Boreal forest starting to bounce back from Fort McMurray wildfire
Despite the damage, within a dozen years most people will hardly notice signs of the extensive wildfire
The drumming of black-backed woodpeckers is a sure sign the boreal forest is slowly bouncing back from the devastation caused by last spring's wildfire near Fort McMurray.
Woodpeckers are busy in the roughly 5,900-square-kilometre area in northern Alberta that was torched. The birds gorge on bugs that have been attracted to dead and dying trees.
Flames that killed birds and animals or forced them to flee have created conditions for different species to flourish.
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"The population of those kinds of woodpeckers will just sort of explode in that early post-fire habitat," said Steve Van Wilgenburg, a boreal ecologist with the Canadian Wildlife Service.
"There are suddenly all these open territories that they can move into."
There are other signs of regeneration across the fire-scarred region. Lush, green shoots from aspens, the predominant tree species in the area, have burst from the burned soil and are a metre high in some areas. The root systems of aspens can survive the flames and heat from wildfires.
Dan Thompson, a research scientist with the Canadian Forest Service, said a warm, wet summer created ideal conditions for regrowth.
Within about 10 years, aspens will be tall enough to appear like a forest again and will grow to pre-fire levels in about 30 years.
Other tree species such as spruce will take much longer to recover.
'The ecosystem there is really adaptive to fire'
Dramatic pictures last May of walls of flames consuming stands of trees might leave the impression that nothing could withstand such a destructive fire.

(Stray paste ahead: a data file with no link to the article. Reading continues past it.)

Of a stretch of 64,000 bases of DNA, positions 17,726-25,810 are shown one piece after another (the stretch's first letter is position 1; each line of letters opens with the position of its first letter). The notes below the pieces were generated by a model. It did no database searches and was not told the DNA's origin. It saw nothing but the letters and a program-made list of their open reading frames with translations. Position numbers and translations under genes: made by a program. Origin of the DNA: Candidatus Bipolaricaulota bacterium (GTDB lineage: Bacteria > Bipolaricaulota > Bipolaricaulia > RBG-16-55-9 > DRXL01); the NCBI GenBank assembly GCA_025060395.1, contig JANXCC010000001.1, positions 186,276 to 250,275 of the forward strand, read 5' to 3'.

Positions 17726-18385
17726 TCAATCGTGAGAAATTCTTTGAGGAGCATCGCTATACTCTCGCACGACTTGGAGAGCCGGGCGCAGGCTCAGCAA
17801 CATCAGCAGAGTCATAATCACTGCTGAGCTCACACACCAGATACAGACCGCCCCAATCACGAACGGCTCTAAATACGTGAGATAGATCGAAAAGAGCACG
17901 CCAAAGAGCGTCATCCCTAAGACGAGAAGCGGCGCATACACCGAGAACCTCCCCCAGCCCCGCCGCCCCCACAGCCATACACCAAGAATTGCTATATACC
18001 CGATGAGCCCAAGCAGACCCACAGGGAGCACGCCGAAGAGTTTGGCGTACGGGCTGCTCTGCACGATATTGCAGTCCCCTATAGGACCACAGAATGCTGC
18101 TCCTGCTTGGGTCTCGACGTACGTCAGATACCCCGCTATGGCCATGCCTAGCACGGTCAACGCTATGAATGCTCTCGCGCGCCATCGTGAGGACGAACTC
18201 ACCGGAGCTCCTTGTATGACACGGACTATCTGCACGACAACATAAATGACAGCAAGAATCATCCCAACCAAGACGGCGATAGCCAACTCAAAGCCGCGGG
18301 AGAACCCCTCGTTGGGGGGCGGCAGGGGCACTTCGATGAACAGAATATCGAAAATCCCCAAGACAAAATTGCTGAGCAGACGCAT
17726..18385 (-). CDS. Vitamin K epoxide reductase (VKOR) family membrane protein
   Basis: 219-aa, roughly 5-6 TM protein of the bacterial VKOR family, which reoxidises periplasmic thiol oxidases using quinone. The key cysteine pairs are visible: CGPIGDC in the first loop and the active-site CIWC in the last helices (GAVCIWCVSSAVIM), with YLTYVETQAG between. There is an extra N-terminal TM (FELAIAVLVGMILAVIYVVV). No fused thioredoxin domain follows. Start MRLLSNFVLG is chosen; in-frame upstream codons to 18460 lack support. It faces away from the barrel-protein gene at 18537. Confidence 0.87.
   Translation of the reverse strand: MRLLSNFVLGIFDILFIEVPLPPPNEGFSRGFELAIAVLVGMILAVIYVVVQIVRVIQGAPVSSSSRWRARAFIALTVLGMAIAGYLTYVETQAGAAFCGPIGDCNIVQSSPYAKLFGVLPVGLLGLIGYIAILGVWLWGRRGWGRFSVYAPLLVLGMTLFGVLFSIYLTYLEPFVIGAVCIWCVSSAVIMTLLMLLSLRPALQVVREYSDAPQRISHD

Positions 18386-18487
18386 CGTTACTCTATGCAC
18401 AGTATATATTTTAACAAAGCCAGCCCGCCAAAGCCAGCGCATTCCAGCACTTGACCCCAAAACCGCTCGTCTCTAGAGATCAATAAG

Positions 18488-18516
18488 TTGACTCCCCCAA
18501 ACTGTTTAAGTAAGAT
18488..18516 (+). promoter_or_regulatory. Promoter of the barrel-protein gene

But wildfires have been part of the life cycle of the western boreal forest for thousands of years, Thompson said.
"The ecosystem there is really adaptive to fire," he said. "Even though we had really bad human consequences, the natural consequences of this fire are just a tiny, tiny fraction of what the human consequences were."
The natural consequences of this fire are just a tiny, tiny fraction of what the human consequences were.- Dan Thompson, research scientist, Canadian Forest Service
The wildfire killed or displaced an unknown number of animals and its aftermath poses different problems for different species.
Deer, bears, wolves and caribou would have tried to move out of the flames' path. Smaller critters such as mice and voles would have sought shelter in burrows deep in the ground.
The challenge for animals will be to find enough food and cover for them to survive. Van Wilgenburg said some animals might have been able to find refuge in areas within the fire zone that didn't burn.
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The destruction of older trees that provide lichen for caribou or homes for martens and fishers could mean their populations won't recover until the end of the century.
Despite the damage, within a dozen years most people will hardly notice signs of the extensive wildfire, Van Wilgenburg said.
Dead trees that look like burnt matchsticks will fall and new trees will take their place.
"It is remarkable how quickly you can no longer easily tell that a forest fire was through an area."